The Prayer of Collect
Tenth Sunday after Trinity
LET thy merciful ears, O Lord, be open to the prayers of thy humble servants; and, that they may obtain their petitions, make them to ask such things as shall please thee; through Jesus Christ our Lord. Amen.
O ALMIGHTY and everlasting God, who didst give to thine Apostle Bartholomew grace truly to believe and to preach thy Word; Grant, we beseech thee, unto thy Church, to love that Word which he believed, and both to preach and receive the same; through Jesus Christ our Lord. Amen.
24 “And there was also a strife among them, which of them should be accounted the greatest. 25 And he said unto them, The kings of the Gentiles exercise lordship over them; and they that exercise authority upon them are called benefactors. 26 But ye shall not be so: but he that is greatest among you, let him be as the younger; and he that is chief, as he that doth serve. 27 For whether is greater, he that sitteth at meat, or he that serveth? is not he that sitteth at meat? but I am among you as he that serveth. 28 Ye are they which have continued with me in my temptations. 29 And I appoint unto you a kingdom, as my Father hath appointed unto me; 30 That ye may eat and drink at my table in my kingdom, and sit on thrones judging the twelve tribes of Israel.” (Luke 22:24-30)
It is often said, and I believe it to be true, that there is greater strife in the House of God than in the local cocktail lounge. There is constantly a struggle of the spirit of man against his neighbor who seems to be getting above him in the offices and functions of the Church. A far greater number of churches in our day have split up over the interior décor of the Church than over more serious matters of doctrine and practice. It is in the nature of man (and unfortunately in the Christian as well) to assert SELF over his fellows. We must constantly strive to put our selfish pride and interest beneath those of the greater Church and people – especially so if we are ministers of God. Paul strove constantly to subdue his own desires for the greater good: “But I keep under my body, and bring it into subjection: lest that by any means, when I have preached to others, I myself should be a castaway.” (1 Cor 9:27) Paul tells us that it is possible for the preacher to preach, and not abide by his own words. “18 For I know that in me (that is, in my flesh,) dwelleth no good thing: for to will is present with me; but how to perform that which is good I find not. 19 For the good that I would I do not: but the evil which I would not, that I do.” (Romans 7:18-19)
Now, unless we ministers and laity are far better than Paul, we must admit that we often strive for those things that bring shame upon ourselves, the Church, and the ministry itself. We take umbrage at trifles and let the weightier matters go unaddressed. We argue and complain because we are not admired and respected enough by inferiors, or even superiors. We desire the uppermost seats in the fellowship of the Church and to be addressed with deference. I am a bishop by the calling of God. I am by no means worthy to be called a bishop, but God has called me; and that to which God calls us, He will make us worthy to perform. It matters not to me if others call me bishop. It is enough for me that I can be called a brother in Christ by those who know me. I deserve no higher honor among the brethren than that which they recognize. We are all in that category whether vestryman, committee member, treasurer, grounds keeper, or whatever. We are all One in Christ Jesus and no lines of trivial authority can divide us as being One in Him. Certainly, our positions as teachers and preachers of the Word are vitally important, but that calling is important because of the Word Itself and not because of any personal merit in our own souls.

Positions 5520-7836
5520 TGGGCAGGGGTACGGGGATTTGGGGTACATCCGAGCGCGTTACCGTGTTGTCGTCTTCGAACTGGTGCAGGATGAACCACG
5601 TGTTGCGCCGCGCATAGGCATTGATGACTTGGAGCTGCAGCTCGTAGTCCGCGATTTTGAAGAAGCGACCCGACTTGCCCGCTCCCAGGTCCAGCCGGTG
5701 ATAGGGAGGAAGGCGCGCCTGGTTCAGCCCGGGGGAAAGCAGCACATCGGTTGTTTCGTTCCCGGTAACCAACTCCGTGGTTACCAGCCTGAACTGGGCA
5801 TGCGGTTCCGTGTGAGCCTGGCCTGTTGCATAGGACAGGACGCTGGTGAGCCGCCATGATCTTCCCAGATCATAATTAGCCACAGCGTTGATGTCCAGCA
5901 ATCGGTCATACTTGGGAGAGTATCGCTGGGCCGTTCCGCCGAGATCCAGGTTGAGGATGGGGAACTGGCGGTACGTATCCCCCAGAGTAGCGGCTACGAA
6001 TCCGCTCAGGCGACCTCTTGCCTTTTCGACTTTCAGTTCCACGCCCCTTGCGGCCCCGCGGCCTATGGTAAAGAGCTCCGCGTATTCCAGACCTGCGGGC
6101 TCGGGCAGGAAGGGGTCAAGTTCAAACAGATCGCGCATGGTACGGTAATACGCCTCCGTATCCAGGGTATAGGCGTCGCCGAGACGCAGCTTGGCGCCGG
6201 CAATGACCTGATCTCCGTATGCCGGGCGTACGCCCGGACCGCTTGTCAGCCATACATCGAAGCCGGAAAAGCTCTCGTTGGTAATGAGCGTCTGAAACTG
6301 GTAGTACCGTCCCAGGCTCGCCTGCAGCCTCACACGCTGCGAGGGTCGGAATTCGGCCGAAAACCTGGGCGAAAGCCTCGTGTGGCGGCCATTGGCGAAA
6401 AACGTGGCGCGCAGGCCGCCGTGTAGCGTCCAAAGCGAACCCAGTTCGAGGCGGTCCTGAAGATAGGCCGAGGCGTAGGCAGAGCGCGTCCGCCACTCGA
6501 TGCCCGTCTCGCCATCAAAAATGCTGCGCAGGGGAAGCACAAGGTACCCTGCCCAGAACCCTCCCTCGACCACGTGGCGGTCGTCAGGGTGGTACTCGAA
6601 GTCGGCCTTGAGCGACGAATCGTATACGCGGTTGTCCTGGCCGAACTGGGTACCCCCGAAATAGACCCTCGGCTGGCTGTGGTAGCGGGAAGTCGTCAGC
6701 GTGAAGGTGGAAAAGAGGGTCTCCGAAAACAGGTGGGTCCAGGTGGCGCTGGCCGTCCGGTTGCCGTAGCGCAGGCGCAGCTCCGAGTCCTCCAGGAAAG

Let us observe how Jesus handled this strife that came among His disciples: “And there was also a strife among them, which of them should be accounted the greatest.” If there was unbounded strife among the disciples of Christ, surely there must be the same in our midst to a greater or lesser extent (depending on our sanctification in Christ). It is important to remember that, if we are One in Christ, we shall be One with each other. Strife’s and differences disappear when we all share that same faith in Christ. But the disciples are concerned with SELF! Jesus addresses the matter as a serious one.
“The kings of the Gentiles exercise lordship over them; and they that exercise authority upon them are called benefactors.” Yes, the world loves titles, power, and pelf, but not so with God. The princes of old loved to be called ‘benefactors of the poor’ and so do many who perform works of charity in our day. It is the invisible had that gives which is rewarded in heaven and not the one which is clad in scarlet silk. In the time of the Reformation, clergy were not addressed as “Father” or ‘Reverend” but as Mister So-and-so. The point was to remind those of us in the ministry that we are not above the flock of which we are only under-shepherds and not the Good Shepherd. “But ye shall not be so: but he that is greatest among you, let him be as the younger; and he that is chief, as he that doth serve.” No, we shall not hold rank or title above the people to whom we are supposed to be servant unless it be “SERVANT.” The chief among us should be willing to do his part in cleaning the floors, emptying the trash, and doing all such chores for which he may have the time. Often, it is an utter necessity. For fifteen years, I was forced to serve – not only as bishop and priest at St. Andrews, but also as janitor, secretary, and babysitter. I wish I had done so willingly, but there was no choice. I grew into the position of janitor and came to like it. The young people also saw when I was working to clean the church and they chipped in and wound up doing most of the work – VOLUNTARILY. I love them! If we put ourselves down, and others up, we will find that we, too, may GROW into the role.